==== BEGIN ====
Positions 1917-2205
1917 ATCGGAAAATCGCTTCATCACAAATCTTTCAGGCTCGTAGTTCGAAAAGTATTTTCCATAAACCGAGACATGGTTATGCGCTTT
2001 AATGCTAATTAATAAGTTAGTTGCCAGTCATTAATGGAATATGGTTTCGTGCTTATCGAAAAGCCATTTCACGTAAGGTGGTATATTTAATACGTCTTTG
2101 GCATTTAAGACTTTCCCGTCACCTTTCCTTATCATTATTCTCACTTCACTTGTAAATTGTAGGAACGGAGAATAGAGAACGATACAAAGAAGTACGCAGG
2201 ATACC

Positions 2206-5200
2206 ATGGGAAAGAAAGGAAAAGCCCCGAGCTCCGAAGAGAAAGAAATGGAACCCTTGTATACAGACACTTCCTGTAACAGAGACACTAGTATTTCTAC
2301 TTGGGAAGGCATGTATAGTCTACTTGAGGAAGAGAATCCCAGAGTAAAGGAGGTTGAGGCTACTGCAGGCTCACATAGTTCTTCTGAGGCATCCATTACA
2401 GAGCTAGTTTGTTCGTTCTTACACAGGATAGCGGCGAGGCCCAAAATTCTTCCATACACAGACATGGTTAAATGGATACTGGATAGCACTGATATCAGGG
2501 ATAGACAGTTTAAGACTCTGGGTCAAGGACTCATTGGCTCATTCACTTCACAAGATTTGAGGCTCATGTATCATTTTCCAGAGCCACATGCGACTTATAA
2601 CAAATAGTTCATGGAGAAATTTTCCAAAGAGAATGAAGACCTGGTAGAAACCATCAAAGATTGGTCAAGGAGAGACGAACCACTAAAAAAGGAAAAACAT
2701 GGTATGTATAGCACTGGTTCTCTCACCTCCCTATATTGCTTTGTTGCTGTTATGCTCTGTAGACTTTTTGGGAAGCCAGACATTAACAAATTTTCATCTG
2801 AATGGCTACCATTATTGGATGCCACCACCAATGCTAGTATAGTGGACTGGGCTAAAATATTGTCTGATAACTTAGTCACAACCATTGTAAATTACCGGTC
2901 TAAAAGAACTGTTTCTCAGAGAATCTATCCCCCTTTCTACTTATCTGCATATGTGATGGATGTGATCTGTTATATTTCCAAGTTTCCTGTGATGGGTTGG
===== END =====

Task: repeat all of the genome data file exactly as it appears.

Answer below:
Positions 1917-2205
1917 ATCGGAAAATCGCTTCATCACAAATCTTTCAGGCTCGTAGTTCGAAAAGTATTTTCCATAAACCGAGACATGGTTATGCGCTTT
2001 AATGCTAATTAATAAGTTAGTTGCCAGTCATTAATGGAATATGGTTTCGTGCTTATCGAAAAGCCATTTCACGTAAGGTGGTATATTTAATACGTCTTTG
2101 GCATTTAAGACTTTCCCGTCACCTTTCCTTATCATTATTCTCACTTCACTTGTAAATTGTAGGAACGGAGAATAGAGAACGATACAAAGAAGTACGCAGG
2201 ATACC

Positions 2206-5200
2206 ATGGGAAAGAAAGGAAAAGCCCCGAGCTCCGAAGAGAAAGAAATGGAACCCTTGTATACAGACACTTCCTGTAACAGAGACACTAGTATTTCTAC
2301 TTGGGAAGGCATGTATAGTCTACTTGAGGAAGAGAATCCCAGAGTAAAGGAGGTTGAGGCTACTGCAGGCTCACATAGTTCTTCTGAGGCATCCATTACA
2401 GAGCTAGTTTGTTCGTTCTTACACAGGATAGCGGCGAGGCCCAAAATTCTTCCATACACAGACATGGTTAAATGGATACTGGATAGCACTGATATCAGGG
2501 ATAGACAGTTTAAGACTCTGGGTCAAGGACTCATTGGCTCATTCACTTCACAAGATTTGAGGCTCATGTATCATTTTCCAGAGCCACATGCGACTTATAA
2601 CAAATAGTTCATGGAGAAATTTTCCAAAGAGAATGAAGACCTGGTAGAAACCATCAAAGATTGGTCAAGGAGAGACGAACCACTAAAAAAGGAAAAACAT
2701 GGTATGTATAGCACTGGTTCTCTCACCTCCCTATATTGCTTTGTTGCTGTTATGCTCTGTAGACTTTTTGGGAAGCCAGACATTAACAAATTTTCATCTG
2801 AATGGCTACCATTATTGGATGCCACCACCAATGCTAGTATAGTGGACTGGGCTAAAATATTGTCTGATAACTTAGTCACAACCATTGTAAATTACCGGTC
2901 TAAAAGAACTGTTTCTCAGAGAATCTATCCCCCTTTCTACTTATCTGCATATGTGATGGATGTGATCTGTTATATTTCCAAGTTTCCTGTGATGGGTTGG